Old file formats - how to read Microsoft Works 4.x files

Its not just NASA that has trouble reading old files sometimes those of us with less important missions have problems too. J has been doing some family research recently and came across a CD that had been sent to her some years ago by a distant relative, G,  who has since passed away. G had spent a lot of time doing the same research and after questioning lots of family members he had recorded his notes in a state of the art application called Microsoft Works. Apparently the family tree was also somewhere on the CD too.

There was a handful of JPG files which were easily read - SCORE #1 for mass supported open formats.

The rest of the CD contained a single .PAF file, multiple .WKS, .WPS and .MAX files.

The .PAF file is from a program called Personal Ancestry File and even though the file was last saved in 2002 and was multiple versions old it imported into the newest version of the program with no apparent problems. SCORE #2 for The Church of Jesus Christ of Latter-day Saints.

The .MAX format is a proprietary format used by ScanSoft for their scanners. Its likely that the latest version of PaperPort will open it but I wasn't about to drop $99 jut in case especially since I only had a handful of these files. After some google time I found a direct link to the old ScanSoft ftp site which is still up and has the PaperPort 7.0 viewer available. There is no export but viewing the images at 100% fitted just fine on my monitor so SnagIt was able to grab it cleanly.

Which left me with the .WKS and .WPS files which are both from Microsoft Works. But which version? There's no way to tell. Word 2010 will import Works 6-9 and it wouldn't read this file which matches the 1998-2000 dates on the file. Its likely Works 4.x or 2000. Excel doesn't even try to load Works files in .WKS format. I found a commercial conversion tool for the WKS to Excel conversion which is only $10 and has a trial. I found an online conversion tool called ZamZar which was a complete failure. I tried opening them in notepad and realised I can see the text - but several of the files I know have images that we really needed (scans of 2 civil war letters). There is plenty of evidence that older versions of Word (and Excel) would read the files. Thankfully I have an MSDN subscription that contains old versions of office back to Office 95 and so that I don't have to mess up my normal machine I have a handy VMWare virtual machine running Windows XP. So I spent the morning installing Office 95, Office XP, Office 2003 and not a single one of them would read my files. Thank goodness for the VMWare snapshot feature - after each failed attempt I could roll back the machine to its previously clean state with a couple of clicks. The more I researched the more I came to the conclusion that Office 97 or Office 2000 were the versions I wanted but those are not available anywhere. We can thank the Sun lawsuit for that apparently. At this point I'm ready to head over to ebay to buy a copy of works but I still don't know if its 4.x or 2000 and we really needed to open these files this weekend.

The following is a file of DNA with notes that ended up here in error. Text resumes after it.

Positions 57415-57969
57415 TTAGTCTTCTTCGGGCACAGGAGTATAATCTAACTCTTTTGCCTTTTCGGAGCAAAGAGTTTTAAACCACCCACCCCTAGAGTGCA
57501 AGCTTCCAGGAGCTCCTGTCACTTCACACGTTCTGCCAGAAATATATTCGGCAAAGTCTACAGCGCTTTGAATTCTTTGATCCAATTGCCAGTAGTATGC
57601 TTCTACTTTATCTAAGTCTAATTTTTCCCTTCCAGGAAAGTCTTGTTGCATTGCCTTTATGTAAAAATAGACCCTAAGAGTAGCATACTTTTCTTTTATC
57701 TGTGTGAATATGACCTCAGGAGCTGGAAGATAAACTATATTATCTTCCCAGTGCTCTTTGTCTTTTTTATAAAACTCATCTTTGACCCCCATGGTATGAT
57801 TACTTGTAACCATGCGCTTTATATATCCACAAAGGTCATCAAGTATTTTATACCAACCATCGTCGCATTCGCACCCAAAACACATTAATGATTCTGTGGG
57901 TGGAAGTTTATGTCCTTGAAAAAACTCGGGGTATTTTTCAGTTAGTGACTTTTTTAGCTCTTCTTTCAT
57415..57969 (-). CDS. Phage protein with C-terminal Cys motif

So I broke the law... sorry Mr Gates/Ballmer but I fired up a torrent client and found myself an installer for Works 4.x and a license code. (No I'm not going to help YOU break the law find them yourself). Its pretty clear that even in the pirate world nobody cares about old versions of Works. It took a lot of looking through sites with naked ladies on them (yes all the ads on torrent sites seem to be adult in nature) to find what I needed. Of course I have to be paranoid about viruses and the like. Thankfully I have my virtual machines and even on those I install Microsoft Security Essentials. Once I'd downloaded the file I disconnected the VM from the internet and installed it. All the files loaded first time and allowed me to save them in old versions of word which will happily load into Office 2010 for conversion. I've also saved each document in PDF format too. Both proprietary I know but I suspect they will be around for a long time to come.

It made me think though that as more and more of our life becomes digital what will our kids and grand kids be able to see when they inherit an old machine/usb key whatever with family 'heirlooms'. Paper has its own problems too. I'm looking at pictures from 50 years ago that are horribly faded and damaged and newspaper clippings so delicate I don't want to touch them. Seem like 'the cloud' may be a good solution. I assume if JPG ever becomes unused Flickr/Picasa will be able to do a batch conversion for me. Of course then there's a privacy issue that some folk don't like.


Published 28 June 2010 09:17 AM by zman


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